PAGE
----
We aim to review these children at week 4, however many children will reside in geographically isolated locations, thus a range of 4-6 weeks is a reasonable time frame to capture clinically important outcomes.
Secondary outcome [5] 349705 0
Time to next respiratory-related hospitalisation assessed by chart reviews.
Timepoint [5] 349705 0
Data will be captured through chart reviews of children’s medical records (e.g. hospital and/or community health record) and/or information from parents in next 12 months.

Key inclusion criteria
1) Hospitalised children aged 3-mo to <6-yrs (in Darwin, children have to be Indigenous)
(2) Have features of severe pneumonia on admission (temperature >37.50C or a history of fever at home or observed at the referring clinic, age-adjusted tachypnoea [RR>50 if <12-mo; RR>40 if >12-mo] with chest wall recession and/or SpO2 <92% in air), and consolidation on CXR as diagnosed by treating clinician
(3) After 1-3 days of IV antibiotics, are afebrile, with improved respiratory symptoms and signs, SpO2 >90% in air and are ready to be switched to oral amoxicillin-clavulanate, and
(4) Have symptoms of no longer than 7 days at point of hospitalisation.
(5) Recruited within 24 hours of admission to ward
Minimum age
3 Months
Maximum age
6 Years
Both males and females
Can healthy volunteers participate?
Key exclusion criteria
(1) Current wheeze
(2) Underlying chronic illness other than asthma (e.g. bronchiectasis, cyanotic congenital heart disease or cardiac failure, neuromuscular disorders, immunodeficiency) that could potentially influence the current illness
(3) Severe malnutrition (weight-for-height Z-score <-3)
(4) Complicated (effusion, empyema or abscess) pneumonia, including tuberculosis
(5) Extra-pulmonary infection requiring antibiotic therapy (e.g. meningitis)
(6) Beta-lactam allergy
(7) Previously enrolled
(8) Lack a mobile phone and/or unable to return for follow-up clinic visits during the next 24 months

Study design
Purpose of the study
Allocation to intervention
Randomised controlled trial
Procedure for enrolling a subject and allocating the treatment (allocation concealment procedures)
Sequential allocation list with each next position concealed by opaque covering
Methods used to generate the sequence in which subjects will be randomised (sequence generation)
Permuted block design
Masking / blinding
Blinded (masking used)
Who is / are masked / blinded?
The people receiving the treatment/s
The people administering the treatment/s
The people assessing the outcomes
The people analysing the results/data
Intervention assignment
Other design features
Phase 4
Type of endpoint(s)
Statistical methods / analysis
An intention to treat approach will be used and per protocol used for sensitivity analysis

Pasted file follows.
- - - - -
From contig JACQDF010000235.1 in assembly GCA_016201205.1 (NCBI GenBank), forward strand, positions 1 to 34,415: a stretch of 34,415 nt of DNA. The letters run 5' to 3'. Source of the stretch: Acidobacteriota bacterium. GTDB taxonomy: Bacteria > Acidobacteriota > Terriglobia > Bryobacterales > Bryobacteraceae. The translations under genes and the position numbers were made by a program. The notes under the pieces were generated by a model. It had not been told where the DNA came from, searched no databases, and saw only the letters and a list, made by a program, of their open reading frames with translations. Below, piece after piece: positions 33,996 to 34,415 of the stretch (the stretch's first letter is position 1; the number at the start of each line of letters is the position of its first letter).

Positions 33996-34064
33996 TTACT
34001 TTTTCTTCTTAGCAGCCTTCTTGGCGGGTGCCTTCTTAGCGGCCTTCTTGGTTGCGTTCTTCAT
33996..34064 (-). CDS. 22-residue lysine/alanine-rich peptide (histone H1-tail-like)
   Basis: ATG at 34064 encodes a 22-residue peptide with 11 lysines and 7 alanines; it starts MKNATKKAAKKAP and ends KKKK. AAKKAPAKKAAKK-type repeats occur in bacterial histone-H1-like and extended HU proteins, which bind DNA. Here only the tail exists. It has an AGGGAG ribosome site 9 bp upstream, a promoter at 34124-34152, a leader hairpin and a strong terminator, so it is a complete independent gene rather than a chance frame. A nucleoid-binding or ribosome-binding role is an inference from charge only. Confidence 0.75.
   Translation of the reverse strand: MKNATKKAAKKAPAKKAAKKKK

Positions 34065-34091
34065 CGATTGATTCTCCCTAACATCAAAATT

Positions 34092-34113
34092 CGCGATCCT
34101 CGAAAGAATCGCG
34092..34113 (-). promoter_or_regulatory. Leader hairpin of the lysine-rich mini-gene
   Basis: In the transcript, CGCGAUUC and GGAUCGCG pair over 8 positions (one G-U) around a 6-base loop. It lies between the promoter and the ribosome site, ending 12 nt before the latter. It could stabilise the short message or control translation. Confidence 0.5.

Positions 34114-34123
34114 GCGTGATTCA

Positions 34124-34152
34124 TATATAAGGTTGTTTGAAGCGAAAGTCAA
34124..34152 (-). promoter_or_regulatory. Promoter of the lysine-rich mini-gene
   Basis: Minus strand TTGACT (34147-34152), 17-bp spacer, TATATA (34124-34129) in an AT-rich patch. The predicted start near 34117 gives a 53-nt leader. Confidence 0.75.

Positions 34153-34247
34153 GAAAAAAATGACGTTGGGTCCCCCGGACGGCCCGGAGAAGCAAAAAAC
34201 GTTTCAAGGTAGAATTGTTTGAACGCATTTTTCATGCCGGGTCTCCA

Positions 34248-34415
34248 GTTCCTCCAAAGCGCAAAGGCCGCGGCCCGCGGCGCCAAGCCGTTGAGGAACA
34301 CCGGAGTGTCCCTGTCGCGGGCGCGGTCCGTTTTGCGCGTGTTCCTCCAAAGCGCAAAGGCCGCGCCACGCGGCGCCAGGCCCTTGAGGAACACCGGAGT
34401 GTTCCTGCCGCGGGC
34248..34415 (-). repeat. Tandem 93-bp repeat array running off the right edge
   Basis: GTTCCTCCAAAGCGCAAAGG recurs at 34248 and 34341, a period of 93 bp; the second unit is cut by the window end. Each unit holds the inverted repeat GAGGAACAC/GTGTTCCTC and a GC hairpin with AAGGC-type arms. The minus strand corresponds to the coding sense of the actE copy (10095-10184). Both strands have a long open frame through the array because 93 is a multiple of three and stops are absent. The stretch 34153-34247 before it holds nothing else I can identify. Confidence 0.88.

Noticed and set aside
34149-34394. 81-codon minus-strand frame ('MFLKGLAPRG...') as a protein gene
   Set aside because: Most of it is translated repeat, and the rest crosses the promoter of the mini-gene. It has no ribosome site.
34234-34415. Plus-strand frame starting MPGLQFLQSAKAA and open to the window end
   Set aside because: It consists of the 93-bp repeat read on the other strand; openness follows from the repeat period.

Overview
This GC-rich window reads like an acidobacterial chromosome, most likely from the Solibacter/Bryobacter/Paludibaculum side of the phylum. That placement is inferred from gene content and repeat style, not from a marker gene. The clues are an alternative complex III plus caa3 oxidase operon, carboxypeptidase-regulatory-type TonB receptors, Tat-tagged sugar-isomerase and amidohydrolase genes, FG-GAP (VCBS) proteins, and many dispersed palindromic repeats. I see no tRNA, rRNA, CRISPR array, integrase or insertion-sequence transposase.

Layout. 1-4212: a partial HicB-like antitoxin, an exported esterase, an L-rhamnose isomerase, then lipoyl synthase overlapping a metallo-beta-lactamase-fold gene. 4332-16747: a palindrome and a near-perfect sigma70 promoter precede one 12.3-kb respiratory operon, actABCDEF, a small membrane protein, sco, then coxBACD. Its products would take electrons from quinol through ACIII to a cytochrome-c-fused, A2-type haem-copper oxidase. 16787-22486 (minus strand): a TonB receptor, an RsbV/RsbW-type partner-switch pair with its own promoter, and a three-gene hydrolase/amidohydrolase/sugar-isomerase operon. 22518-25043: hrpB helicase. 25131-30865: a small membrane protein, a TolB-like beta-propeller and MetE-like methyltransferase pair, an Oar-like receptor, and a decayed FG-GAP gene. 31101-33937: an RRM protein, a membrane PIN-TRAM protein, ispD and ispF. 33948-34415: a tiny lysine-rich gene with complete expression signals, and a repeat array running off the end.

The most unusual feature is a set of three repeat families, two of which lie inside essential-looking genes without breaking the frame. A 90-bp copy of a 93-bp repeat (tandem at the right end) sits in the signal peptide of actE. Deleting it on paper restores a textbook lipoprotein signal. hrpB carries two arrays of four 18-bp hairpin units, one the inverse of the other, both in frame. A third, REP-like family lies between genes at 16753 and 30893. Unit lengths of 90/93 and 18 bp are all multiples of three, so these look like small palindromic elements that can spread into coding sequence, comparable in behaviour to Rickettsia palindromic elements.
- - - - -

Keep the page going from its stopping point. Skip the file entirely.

Primary aim: The main effects of the interventions will be determined by comparing the primary outcome: Proportion without any chronic respiratory symptoms/signs or bronchiectasis at 24 months. We will use odds and incident ratios with logistic regression and negative binomial regression models respectively as well as linear regression for determining absolute differences between proportions (with 95%CI),

Secondary aims: Proportion with clinical cure (complete resolution of respiratory symptoms and signs) at 4-weeks will be compared between groups. A Kaplan-Meier curve will be constructed for each group for time to next respiratory-related hospitalisation, and proportions will be compared using time-to-event regression models (as above). CXR abnormality and gene expression data will be compared between children with and without chronic respiratory symptoms/bronchiectasis.

Children lost to follow up will be replaced to ensure we have complete outcome data for our required sample size .

Recruitment status
Active, not recruiting
Date of first participant enrolment
Date of last participant enrolment
Date of last data collection
Sample size
Accrual to date
Recruitment in Australia
Recruitment state(s)
Recruitment hospital [1] 4930 0
Royal Darwin Hospital - Tiwi
Recruitment postcode(s) [1] 12438 0
0811 - Casuarina
Recruitment outside Australia
Country [1] 7407 0
State/province [1] 7407 0
Country [2] 7408 0
State/province [2] 7408 0
Sabah/Kota Kinabalu
Country [3] 7409 0
State/province [3] 7409 0
Kuala Lumpur
Country [4] 8648 0
New Zealand
State/province [4] 8648 0
Country [5] 9484 0
State/province [5] 9484 0

Funding & Sponsors
Funding source category [1] 292541 0
Government body
Name [1] 292541 0
National Health and Medical Research Council
Address [1] 292541 0
National Health and Medical Research Council
GPO Box 1421
Canberra City ACT 2601

Country [1] 292541 0
Primary sponsor type
Menzies School of Health Research
PO Box 41096
Casuarina NT 0811